Wednesday, July 11, 2012

The H-word

I know a few parents who do not allow the "H-word" in their homes. Their children might not like something, but they certainly don't hate it. These parents have explained to me that the world is too full of hatred. They want their children to use positive and accurate language. Isn't hate rather strong to describe one's feelings about peppers on pizza?

I agree that the way we use "hate" is hyperbole in most situations. I would argue, though, that the way we use "love" is usually hyperbolic, too. I love my husband, rainstorms, and playing soccer. So I think avoiding the word hate because it's inaccurate is probably not useful, unless you plan on striking all hyperbole and many figures of speech from your home.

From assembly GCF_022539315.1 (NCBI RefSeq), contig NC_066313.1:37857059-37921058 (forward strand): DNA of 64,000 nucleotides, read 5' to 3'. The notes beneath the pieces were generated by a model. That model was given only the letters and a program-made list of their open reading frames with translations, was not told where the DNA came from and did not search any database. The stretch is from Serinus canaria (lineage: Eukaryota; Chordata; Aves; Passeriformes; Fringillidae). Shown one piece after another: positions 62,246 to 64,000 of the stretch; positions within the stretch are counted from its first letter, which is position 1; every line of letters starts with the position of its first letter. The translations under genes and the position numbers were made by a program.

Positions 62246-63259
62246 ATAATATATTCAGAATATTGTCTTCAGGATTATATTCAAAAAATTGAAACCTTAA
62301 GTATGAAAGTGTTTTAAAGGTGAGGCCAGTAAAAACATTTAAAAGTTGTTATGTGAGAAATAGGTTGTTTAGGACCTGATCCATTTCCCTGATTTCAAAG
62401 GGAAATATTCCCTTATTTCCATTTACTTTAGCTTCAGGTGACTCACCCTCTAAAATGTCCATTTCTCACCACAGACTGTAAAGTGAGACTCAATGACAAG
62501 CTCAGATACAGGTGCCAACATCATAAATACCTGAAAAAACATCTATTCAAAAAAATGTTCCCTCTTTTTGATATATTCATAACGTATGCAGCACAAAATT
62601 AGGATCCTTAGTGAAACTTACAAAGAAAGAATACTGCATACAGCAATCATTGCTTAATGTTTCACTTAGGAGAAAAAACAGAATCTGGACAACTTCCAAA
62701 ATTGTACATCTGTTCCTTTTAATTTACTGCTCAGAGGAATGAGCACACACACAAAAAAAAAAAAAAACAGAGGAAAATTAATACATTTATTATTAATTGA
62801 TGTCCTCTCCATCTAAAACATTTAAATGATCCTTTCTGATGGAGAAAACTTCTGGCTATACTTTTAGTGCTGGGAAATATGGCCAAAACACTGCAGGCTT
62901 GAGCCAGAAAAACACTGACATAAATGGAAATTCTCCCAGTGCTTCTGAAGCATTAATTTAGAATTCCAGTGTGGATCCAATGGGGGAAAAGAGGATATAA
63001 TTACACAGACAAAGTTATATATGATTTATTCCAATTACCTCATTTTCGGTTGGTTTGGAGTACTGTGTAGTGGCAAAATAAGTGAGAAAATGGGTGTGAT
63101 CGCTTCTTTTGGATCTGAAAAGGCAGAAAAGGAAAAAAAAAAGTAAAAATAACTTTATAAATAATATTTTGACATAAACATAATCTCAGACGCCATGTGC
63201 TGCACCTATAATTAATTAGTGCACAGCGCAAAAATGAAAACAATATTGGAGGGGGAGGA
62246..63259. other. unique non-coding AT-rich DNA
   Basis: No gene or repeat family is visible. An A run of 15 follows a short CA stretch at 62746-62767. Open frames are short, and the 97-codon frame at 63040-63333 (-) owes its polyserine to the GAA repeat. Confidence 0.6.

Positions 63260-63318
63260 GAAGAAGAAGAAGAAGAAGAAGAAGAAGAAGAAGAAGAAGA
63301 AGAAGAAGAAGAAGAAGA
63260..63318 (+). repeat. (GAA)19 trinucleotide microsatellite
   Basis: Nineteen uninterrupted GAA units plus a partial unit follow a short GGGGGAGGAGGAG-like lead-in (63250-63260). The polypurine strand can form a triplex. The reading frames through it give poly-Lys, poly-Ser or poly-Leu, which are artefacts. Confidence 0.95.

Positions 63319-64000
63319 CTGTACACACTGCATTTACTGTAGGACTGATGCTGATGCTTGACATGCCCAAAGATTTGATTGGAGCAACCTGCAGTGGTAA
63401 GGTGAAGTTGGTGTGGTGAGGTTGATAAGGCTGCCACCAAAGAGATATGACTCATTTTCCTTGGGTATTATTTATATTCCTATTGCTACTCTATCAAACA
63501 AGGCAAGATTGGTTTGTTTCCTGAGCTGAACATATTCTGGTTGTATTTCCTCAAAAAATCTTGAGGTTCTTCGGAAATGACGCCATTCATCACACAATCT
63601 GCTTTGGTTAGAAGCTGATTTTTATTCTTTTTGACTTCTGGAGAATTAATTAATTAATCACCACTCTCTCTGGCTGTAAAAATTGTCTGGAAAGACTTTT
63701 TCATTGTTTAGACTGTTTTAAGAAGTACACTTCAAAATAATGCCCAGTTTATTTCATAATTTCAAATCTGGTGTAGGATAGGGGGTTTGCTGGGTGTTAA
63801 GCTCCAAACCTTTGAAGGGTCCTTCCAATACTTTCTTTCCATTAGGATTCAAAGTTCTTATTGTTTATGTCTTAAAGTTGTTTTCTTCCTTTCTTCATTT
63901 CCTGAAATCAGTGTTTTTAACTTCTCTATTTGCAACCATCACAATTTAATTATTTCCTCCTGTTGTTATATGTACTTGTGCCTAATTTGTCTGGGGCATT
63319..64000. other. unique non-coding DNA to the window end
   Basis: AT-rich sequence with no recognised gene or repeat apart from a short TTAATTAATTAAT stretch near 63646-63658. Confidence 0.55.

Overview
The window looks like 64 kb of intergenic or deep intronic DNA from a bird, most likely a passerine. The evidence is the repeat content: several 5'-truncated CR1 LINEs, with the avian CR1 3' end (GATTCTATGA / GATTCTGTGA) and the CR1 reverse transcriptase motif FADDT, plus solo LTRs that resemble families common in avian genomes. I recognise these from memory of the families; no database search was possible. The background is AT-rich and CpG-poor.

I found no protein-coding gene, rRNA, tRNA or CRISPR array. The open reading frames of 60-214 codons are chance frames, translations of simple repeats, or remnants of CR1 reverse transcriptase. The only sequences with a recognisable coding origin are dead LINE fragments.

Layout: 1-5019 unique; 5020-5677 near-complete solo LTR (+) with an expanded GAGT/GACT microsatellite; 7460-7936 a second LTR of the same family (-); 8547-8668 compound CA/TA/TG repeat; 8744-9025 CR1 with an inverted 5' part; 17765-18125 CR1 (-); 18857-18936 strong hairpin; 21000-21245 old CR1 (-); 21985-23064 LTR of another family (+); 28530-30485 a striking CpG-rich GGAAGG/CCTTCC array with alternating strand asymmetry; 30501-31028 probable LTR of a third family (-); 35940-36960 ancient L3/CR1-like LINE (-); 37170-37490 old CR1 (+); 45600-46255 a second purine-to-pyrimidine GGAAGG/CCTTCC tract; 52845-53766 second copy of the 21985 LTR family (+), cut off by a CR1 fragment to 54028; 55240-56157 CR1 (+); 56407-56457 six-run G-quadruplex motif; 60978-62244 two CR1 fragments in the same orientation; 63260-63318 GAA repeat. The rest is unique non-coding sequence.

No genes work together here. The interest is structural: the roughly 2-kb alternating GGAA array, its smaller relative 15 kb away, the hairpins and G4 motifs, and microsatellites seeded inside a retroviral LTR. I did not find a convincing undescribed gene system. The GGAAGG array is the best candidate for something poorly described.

What about positive language, though? Isn't it a good thing to ban words like hate and stupid? Not necessarily. There is a big difference between hating a person and hating a situation or characteristic. I think it is completely appropriate for a child to say, "I hate it when Suzie bullies other kids." That type of behavior is abhorrent. I think banning negative language makes it more difficult to teach morals. It seems that any behavior choice would either be good or not-as-good. If nothing should provoke hatred, then where is the line between right and wrong?

Love must be sincere. Hate what is evil, cling to what is good.
Romans 12:9

Clinging to what is good!

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